Thoughts on Architectural Islands Between the Lanes: Salem's Downtown Historic Districts

Brandon Spencer-Hartle, Land Use Leadership Initiative Participant

Thoughts and reflections from Brandon Spencer-Hartle, a Land Use Leadership Initiative Participant who is the Field Programs Manager for the Historic Preservation League of Oregon. Photos by Peter Ovington.

On May 4, 2012, a group of participants in the 1000 Friends of Oregon’s Land Use Leadership Initiative went to Salem to learn about how the City conducts downtown urban renewal, and to discuss the vision for downtown. As most planning-curious Oregonians know, urban renewal certainly isn’t a new tool, and it certainly isn’t without controversy in resource-strapped, tax-capped, equity-mapped 21st Century Oregon. While it may take Portland only a month to marathon an urban renewal area process from its initial public announcement to its final council approval, Salem has been at downtown urban renewal for 37 consecutive years. And from the informal conversations had on our recent trip, there’s no plan to put the Riverfront Downtown Urban Renewal Area to rest anytime soon.

wild_pearAfter 37 years of planning, tax increment spending, and park building, some of the most obvious hurdles facing downtown Salem have yet to be crossed. Long-time downtown stakeholders made no attempt to hide their frustrations about excessive travel lanes, a lack of bike/ped connectivity, and the need to attract people downtown, when given the opportunity to chime in at the Oregon Humanities Conversation Project led by Nan Laurence that capped off our day in Salem.

But Salem’s downtown has much to be proud of, not the least of which is its anchor commercial core. Salem’s downtown historic district (officially known by its roll-off-the tongue name of Salem Downtown State Street-Commercial Street Historic District) contains 91 buildings, 57 of which are deemed historic “contributing” properties. With buildings dating back to the 1860s (most are from the turn-of-the-century), the nine-block district is the heart of downtown Salem, located directly between the undeniably landmark public investments of the State Capitol and Riverfront City Park (a product of the urban renewal area). The historic district is the functional and visual center of downtown Salem and, by extension, the downtown urban renewal area.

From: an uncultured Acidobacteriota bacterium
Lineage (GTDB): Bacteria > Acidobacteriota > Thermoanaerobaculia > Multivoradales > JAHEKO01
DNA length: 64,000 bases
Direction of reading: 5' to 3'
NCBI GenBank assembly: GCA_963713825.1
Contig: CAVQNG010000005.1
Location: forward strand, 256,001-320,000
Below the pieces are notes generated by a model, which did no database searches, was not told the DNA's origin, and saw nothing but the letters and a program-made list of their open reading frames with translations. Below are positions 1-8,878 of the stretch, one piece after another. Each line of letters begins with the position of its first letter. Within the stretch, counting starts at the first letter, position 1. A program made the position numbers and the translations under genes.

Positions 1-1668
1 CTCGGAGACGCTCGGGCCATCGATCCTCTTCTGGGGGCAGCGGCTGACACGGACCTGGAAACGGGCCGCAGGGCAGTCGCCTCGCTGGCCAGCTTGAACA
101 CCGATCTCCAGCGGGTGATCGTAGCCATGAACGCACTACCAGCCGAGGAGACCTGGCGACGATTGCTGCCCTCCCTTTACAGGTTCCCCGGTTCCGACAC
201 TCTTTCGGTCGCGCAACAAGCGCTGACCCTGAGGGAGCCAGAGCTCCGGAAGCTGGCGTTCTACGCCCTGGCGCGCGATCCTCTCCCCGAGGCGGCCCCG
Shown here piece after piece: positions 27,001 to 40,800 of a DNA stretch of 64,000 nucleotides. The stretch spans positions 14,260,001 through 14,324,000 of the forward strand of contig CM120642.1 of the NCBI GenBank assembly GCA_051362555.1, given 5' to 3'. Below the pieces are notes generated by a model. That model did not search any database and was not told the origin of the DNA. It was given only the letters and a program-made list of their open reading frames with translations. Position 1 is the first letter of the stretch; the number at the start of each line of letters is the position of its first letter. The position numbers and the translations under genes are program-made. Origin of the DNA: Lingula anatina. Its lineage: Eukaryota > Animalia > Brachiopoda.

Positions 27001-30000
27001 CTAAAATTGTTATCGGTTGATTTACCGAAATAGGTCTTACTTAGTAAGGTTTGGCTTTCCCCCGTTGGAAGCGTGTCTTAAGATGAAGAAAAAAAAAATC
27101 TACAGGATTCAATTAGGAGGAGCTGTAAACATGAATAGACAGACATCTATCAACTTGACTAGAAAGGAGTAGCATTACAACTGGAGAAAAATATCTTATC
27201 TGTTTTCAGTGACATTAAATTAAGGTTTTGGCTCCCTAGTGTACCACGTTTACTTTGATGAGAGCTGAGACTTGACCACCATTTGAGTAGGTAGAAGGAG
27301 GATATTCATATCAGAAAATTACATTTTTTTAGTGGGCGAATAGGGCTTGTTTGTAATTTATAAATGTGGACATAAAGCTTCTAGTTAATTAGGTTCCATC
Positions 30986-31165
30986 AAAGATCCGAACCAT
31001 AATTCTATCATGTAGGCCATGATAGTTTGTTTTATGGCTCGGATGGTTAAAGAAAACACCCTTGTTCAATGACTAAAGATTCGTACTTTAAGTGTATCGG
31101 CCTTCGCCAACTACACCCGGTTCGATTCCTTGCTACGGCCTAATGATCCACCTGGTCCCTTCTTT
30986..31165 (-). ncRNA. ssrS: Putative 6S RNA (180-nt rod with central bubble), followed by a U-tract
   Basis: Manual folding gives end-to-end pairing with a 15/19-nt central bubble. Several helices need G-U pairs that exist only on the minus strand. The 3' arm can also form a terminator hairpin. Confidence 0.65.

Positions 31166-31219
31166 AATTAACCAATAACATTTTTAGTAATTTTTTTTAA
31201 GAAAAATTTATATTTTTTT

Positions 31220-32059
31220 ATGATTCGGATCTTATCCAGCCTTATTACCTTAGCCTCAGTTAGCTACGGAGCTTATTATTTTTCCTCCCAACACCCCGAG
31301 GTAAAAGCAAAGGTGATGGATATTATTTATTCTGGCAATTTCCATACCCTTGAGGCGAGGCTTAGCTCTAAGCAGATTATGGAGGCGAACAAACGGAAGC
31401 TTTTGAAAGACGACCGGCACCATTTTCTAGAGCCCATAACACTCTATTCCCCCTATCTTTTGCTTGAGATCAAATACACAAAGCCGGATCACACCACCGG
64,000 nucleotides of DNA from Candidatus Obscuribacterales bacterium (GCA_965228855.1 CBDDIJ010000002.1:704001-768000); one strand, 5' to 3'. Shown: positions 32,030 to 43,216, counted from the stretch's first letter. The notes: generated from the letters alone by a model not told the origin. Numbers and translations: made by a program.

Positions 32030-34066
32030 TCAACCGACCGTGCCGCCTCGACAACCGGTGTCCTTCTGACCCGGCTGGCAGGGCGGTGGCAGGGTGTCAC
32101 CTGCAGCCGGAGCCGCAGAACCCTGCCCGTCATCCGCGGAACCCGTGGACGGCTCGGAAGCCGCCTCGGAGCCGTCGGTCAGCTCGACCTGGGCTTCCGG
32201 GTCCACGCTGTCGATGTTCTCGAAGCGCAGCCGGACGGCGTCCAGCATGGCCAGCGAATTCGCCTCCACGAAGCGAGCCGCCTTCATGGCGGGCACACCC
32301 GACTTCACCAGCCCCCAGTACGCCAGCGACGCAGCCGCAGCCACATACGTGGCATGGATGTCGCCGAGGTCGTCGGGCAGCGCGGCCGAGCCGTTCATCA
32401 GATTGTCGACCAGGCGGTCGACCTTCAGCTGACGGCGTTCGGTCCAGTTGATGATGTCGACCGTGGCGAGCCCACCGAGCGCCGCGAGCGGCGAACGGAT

Ohm eventDowntown Salem is privileged to have the integrity of building stock that past generations so generously left. Many of these buildings were built at no small expense to exemplify the values—or perceived values—of their original owners. Within the historic district, the awkward pockmarks of surface lots are relatively few and the behemoth parking garages have been largely pushed to the north and south of the district. Ground floor retail occupancy rates are higher than would be expected given the “state workers never come downtown” comments of many locals, the coffee options are plentiful (you can choose between Governor’s Cup, Starbucks, and the Beanery all at the same intersection), and the diversity of architectural styles is as good as any other district in the state. With a hodgepodge of upper-floor layouts and uses, the potential to adapt and modify the malleable old buildings is a New Urbanist’s dream come true.

But local residents and businesspeople have a lot of reasonable complaints: downtown streets are wide, the lanes are many, and the traffic is aggressive by design. As long as the connective tissue between the historic blocks, the bookend public amenities, and the larger urban renewal area remains oriented to the automobile, Salem’s historic district and larger downtown will inevitably languish and suffer the fate of our shortsighted post-war transportation decisions.

Ped_bridgeIn Salem we heard talk of building a new Willamette River Crossing, saw the new Salem Conference Center, and learned about a recent push to allow drive-thru banks downtown. While it’s good for planners, citizens, and policy-makers to weigh decisions like these, what downtown Salem needs most is something much more obvious: a walkable and calm street network that compliments the textured historic buildings of its historic district. After all, their builders didn't design them to be used and loved from the window of a Prius, but used and loved by shoppers, residents, and tenants (and their wallets). Slowing and narrowing the rivers of traffic lanes will connect the islands of great buildings that today sit there, waiting for the inevitable day when they realize their full potential once again.  

For more photos from this tour and conversation, please visit

Click here for more information about the Land Use Leadership Initiative.